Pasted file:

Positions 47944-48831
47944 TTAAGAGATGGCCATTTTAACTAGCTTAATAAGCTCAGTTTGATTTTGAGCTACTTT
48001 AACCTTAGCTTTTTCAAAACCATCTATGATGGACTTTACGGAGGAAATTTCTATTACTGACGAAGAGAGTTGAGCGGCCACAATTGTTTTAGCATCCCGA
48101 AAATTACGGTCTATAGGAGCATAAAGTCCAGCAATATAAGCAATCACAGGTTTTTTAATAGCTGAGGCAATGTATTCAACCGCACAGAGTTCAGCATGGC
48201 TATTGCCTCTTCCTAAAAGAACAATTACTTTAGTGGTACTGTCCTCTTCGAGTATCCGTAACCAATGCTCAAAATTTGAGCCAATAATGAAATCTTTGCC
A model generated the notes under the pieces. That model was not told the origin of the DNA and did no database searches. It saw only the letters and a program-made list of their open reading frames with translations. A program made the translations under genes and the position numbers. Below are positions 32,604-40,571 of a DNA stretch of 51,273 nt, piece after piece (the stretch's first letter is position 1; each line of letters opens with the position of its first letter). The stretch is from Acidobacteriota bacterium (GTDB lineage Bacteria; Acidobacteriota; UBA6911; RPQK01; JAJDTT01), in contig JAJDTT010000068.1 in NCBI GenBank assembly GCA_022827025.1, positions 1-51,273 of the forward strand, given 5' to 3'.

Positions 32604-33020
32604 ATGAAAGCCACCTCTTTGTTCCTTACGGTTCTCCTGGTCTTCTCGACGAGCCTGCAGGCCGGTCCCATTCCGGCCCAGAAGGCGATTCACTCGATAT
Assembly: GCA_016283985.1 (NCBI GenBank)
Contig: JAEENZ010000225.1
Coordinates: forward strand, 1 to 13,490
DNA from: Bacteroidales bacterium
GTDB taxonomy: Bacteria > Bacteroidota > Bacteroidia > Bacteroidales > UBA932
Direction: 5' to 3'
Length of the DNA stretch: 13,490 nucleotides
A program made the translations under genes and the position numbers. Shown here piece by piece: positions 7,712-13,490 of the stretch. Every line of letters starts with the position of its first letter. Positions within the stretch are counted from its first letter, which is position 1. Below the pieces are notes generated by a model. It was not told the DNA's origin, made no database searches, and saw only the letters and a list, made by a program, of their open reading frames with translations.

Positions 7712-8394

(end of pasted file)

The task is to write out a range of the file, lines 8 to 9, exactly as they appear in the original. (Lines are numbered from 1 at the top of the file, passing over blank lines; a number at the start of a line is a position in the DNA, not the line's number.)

32604 ATGAAAGCCACCTCTTTGTTCCTTACGGTTCTCCTGGTCTTCTCGACGAGCCTGCAGGCCGGTCCCATTCCGGCCCAGAAGGCGATTCACTCGATAT
Assembly: GCA_016283985.1 (NCBI GenBank)